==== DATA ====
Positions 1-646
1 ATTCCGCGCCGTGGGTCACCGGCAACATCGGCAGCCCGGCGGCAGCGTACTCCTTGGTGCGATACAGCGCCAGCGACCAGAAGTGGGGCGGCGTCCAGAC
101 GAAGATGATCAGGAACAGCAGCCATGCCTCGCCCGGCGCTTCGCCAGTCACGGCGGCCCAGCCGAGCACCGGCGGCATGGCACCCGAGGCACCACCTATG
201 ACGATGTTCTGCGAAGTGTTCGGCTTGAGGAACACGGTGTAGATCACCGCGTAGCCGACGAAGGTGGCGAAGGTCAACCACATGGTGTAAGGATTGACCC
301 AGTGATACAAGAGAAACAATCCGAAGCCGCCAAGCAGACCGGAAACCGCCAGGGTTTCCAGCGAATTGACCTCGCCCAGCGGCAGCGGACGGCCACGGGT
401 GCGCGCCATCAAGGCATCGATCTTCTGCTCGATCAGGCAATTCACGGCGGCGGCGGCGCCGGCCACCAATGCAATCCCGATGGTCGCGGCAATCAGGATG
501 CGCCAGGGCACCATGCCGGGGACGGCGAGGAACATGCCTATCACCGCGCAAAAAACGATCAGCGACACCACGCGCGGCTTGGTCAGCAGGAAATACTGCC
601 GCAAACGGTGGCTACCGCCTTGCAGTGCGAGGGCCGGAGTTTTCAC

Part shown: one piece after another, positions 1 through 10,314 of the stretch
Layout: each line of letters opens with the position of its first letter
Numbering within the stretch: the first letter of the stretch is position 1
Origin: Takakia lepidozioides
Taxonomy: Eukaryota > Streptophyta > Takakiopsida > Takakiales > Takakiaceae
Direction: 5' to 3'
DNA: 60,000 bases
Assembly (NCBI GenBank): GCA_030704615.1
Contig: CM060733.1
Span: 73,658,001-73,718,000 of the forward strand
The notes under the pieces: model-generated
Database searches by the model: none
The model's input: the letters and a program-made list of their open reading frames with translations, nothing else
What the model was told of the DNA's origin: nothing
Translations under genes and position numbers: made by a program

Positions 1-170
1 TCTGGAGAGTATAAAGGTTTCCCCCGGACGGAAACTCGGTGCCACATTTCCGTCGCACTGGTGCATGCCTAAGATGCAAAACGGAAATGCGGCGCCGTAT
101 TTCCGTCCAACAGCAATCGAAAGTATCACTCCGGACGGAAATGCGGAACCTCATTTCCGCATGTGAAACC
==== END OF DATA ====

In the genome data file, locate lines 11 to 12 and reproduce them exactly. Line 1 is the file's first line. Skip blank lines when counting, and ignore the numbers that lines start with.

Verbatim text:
Numbering within the stretch: the first letter of the stretch is position 1
Origin: Takakia lepidozioides